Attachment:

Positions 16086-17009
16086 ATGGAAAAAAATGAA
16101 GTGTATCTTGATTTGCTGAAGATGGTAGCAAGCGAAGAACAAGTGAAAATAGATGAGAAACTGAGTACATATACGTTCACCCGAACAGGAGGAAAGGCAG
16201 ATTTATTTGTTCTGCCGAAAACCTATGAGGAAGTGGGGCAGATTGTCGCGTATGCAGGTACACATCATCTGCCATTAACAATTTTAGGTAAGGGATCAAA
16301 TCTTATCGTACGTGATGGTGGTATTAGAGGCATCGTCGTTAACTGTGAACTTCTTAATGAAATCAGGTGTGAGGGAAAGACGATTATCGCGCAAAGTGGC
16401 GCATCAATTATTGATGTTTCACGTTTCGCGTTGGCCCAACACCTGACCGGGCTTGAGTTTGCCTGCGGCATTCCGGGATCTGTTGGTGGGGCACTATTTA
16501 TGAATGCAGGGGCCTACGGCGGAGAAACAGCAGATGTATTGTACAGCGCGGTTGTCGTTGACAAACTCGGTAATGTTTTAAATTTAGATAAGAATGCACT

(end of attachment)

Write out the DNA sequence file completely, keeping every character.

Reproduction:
Positions 16086-17009
16086 ATGGAAAAAAATGAA
16101 GTGTATCTTGATTTGCTGAAGATGGTAGCAAGCGAAGAACAAGTGAAAATAGATGAGAAACTGAGTACATATACGTTCACCCGAACAGGAGGAAAGGCAG
16201 ATTTATTTGTTCTGCCGAAAACCTATGAGGAAGTGGGGCAGATTGTCGCGTATGCAGGTACACATCATCTGCCATTAACAATTTTAGGTAAGGGATCAAA
16301 TCTTATCGTACGTGATGGTGGTATTAGAGGCATCGTCGTTAACTGTGAACTTCTTAATGAAATCAGGTGTGAGGGAAAGACGATTATCGCGCAAAGTGGC
16401 GCATCAATTATTGATGTTTCACGTTTCGCGTTGGCCCAACACCTGACCGGGCTTGAGTTTGCCTGCGGCATTCCGGGATCTGTTGGTGGGGCACTATTTA
16501 TGAATGCAGGGGCCTACGGCGGAGAAACAGCAGATGTATTGTACAGCGCGGTTGTCGTTGACAAACTCGGTAATGTTTTAAATTTAGATAAGAATGCACT